I’m here because God wants me here. There are things I could do that would make myself feel “better.” There are easier ways of feeling okay, or of trying to make myself okay, or of dealing with memories, hurt, frustration. But I am not my own; I was bought at a price. And Jesus’s way is better. It may not feel like it. It may not provide instant results. It may take all of my strength (and then nearly all of his grace) to live in his way. But I believe it is better. That it is good – hard and painful and sometimes (seemingly) impossible, but good in a way that lifts up my soul. And there will be beauty that meets me in this path. Jesus is Beauty. Following him means getting the deepest taste of that beauty I can get on this side of life. And if there’s anything I know about myself, it is that I am addicted to beauty. Not the kind that society talks about, but the kind that makes your heart ache. The kind that defines the Gospel. The kind that you feel at the end of a good story. The kind you feel in friendship. My soul can feast on that kind of beauty. That’s why I follow Jesus.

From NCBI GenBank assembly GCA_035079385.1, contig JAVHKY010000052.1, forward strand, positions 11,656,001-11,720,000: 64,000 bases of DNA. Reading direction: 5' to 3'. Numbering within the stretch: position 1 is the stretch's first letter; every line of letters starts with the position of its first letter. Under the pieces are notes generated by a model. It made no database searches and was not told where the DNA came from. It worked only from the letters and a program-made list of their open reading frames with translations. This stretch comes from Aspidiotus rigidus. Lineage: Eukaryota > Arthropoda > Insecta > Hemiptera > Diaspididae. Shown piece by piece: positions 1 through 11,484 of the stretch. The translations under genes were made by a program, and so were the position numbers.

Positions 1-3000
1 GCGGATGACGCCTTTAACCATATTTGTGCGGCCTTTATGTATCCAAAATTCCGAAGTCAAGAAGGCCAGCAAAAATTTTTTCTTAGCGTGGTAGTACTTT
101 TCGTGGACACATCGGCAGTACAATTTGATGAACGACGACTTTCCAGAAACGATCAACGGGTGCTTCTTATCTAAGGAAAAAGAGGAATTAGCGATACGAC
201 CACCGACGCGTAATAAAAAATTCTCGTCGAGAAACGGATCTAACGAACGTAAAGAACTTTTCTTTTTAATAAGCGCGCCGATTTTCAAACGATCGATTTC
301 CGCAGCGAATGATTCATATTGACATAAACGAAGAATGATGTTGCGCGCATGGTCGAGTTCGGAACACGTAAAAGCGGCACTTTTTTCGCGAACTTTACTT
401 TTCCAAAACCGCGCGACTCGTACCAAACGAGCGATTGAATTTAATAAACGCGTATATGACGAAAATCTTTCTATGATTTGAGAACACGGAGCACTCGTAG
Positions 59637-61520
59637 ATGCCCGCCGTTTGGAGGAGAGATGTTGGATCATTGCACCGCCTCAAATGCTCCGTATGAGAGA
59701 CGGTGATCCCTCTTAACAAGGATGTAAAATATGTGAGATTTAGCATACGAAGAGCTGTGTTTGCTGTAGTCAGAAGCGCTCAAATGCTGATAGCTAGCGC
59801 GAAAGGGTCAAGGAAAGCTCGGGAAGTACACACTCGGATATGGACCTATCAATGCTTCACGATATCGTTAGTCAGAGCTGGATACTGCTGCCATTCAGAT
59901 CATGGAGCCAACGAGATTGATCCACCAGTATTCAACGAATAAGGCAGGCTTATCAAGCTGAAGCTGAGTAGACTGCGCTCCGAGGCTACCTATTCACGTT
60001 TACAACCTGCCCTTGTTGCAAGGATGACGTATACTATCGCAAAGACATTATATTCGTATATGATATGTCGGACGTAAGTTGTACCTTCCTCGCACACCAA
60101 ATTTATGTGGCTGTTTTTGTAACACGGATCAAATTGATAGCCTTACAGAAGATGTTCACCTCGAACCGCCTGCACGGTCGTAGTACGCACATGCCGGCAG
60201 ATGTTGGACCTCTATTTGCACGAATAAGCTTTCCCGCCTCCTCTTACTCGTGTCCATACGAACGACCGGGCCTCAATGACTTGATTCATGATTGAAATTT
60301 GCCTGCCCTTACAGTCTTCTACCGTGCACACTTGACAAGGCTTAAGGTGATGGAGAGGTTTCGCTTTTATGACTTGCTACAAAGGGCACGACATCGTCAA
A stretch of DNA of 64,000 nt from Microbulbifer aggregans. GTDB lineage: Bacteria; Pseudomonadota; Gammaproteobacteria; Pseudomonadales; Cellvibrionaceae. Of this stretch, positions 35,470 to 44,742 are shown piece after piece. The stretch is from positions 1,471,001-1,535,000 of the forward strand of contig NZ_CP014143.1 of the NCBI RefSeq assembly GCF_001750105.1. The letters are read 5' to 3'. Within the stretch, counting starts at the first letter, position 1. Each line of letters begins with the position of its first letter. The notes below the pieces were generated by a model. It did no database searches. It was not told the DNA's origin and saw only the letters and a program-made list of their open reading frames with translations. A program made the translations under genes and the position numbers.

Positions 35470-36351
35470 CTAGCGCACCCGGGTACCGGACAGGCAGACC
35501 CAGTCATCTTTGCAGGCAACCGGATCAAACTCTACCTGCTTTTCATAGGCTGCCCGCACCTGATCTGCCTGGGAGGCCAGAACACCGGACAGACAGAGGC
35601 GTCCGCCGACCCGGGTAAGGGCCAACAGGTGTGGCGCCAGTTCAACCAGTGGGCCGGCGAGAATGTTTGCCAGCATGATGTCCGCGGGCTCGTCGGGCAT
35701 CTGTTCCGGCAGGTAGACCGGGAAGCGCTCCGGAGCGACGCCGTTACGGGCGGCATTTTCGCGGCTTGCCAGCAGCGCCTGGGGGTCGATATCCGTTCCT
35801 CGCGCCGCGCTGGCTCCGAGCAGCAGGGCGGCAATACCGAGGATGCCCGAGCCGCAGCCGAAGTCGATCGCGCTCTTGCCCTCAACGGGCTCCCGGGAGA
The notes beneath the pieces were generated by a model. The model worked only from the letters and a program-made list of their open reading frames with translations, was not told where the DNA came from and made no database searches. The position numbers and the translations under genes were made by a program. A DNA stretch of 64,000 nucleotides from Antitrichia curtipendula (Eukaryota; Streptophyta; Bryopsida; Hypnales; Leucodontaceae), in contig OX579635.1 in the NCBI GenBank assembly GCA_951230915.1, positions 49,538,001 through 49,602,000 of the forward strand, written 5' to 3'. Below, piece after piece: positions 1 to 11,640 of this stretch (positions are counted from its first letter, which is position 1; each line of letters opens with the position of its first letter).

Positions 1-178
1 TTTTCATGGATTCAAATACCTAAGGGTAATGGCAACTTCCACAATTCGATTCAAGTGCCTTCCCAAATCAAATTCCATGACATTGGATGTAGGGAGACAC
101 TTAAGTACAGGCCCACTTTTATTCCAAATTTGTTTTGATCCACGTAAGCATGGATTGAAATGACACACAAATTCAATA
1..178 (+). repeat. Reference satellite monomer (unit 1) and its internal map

I don’t have much to offer. I’m still tired, still weak, still broken. Loneliness seems to creep at me from every door. The memories are doing their best to haunt me. But Jesus is also still beautiful. And friends are still such a blessing. And prayer is still moving me in ways I could never move myself. I am both so close to the sadness and so far from it. For now, there is no black and white, no “yes” or “no” to questions like, “Are you okay?” There is balance, ambiguity, a taste of both light and darkness. But for now, that’s okay. Jesus is more beautiful than I am broken. And I will keep choosing life because he chose death so that I could even have this choice.

Have Thine own way, Lord! Have Thine own way!
Thou art the Potter, I am the clay.
Mold me and make me after Thy will,
While I am waiting, yielded and still.


what honesty looks like before we edit it (in other words, a poem)

A poem stemming from these words by Tennyson:

“Forgive these wild and wandering cries,
Confusions of a wasted youth;
Forgive them where they fail in truth,
And in thy wisdom, make me wise.”
 -In Memoriam A.H.H.

 What falls from my lips is not a word. It is
not a song or a shout or a scream.